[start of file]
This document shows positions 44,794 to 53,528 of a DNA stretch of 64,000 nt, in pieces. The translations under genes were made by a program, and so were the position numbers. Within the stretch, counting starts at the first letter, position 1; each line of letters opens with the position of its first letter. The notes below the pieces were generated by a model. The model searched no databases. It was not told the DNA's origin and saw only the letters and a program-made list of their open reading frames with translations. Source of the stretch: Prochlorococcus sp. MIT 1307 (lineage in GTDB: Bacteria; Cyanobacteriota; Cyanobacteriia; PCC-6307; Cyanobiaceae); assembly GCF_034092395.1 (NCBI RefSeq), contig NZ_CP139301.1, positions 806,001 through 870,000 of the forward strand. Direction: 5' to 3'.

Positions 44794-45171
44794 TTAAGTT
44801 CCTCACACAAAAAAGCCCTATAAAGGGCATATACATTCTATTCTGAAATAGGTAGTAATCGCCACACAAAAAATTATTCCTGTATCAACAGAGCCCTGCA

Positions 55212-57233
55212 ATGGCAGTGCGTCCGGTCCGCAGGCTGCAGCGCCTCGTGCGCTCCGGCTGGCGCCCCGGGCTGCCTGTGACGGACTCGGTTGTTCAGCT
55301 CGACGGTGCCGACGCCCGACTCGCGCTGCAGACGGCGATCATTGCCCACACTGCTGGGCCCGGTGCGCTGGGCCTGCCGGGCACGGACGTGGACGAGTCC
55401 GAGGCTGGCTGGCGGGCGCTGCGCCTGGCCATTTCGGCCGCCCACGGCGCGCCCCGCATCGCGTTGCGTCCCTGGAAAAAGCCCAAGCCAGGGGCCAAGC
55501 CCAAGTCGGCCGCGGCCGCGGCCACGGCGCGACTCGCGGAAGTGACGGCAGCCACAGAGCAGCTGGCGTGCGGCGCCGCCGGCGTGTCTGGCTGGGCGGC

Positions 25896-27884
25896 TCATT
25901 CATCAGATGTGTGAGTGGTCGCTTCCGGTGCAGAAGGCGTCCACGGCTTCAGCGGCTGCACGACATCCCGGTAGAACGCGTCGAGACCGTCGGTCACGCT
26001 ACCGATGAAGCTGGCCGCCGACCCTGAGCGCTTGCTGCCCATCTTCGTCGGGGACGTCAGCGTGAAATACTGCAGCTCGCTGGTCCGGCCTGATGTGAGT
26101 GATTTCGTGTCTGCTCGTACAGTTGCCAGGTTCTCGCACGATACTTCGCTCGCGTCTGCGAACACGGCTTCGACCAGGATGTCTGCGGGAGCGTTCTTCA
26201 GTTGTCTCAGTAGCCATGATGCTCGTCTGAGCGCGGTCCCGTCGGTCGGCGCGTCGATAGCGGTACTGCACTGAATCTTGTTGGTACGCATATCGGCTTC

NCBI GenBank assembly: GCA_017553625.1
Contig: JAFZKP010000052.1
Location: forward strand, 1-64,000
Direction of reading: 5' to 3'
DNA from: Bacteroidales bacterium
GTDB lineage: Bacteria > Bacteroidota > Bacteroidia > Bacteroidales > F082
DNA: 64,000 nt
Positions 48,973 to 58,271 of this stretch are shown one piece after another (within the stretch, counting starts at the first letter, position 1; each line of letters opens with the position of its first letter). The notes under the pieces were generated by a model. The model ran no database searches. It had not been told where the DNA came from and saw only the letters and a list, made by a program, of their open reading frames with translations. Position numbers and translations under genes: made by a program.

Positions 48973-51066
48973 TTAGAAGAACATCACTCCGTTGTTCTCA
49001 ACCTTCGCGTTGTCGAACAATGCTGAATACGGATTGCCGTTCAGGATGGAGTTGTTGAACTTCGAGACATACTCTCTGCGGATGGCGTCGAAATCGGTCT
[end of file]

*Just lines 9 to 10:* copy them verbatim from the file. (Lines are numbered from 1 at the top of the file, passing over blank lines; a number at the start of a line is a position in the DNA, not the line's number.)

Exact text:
55501 CCAAGTCGGCCGCGGCCGCGGCCACGGCGCGACTCGCGGAAGTGACGGCAGCCACAGAGCAGCTGGCGTGCGGCGCCGCCGGCGTGTCTGGCTGGGCGGC

Positions 25896-27884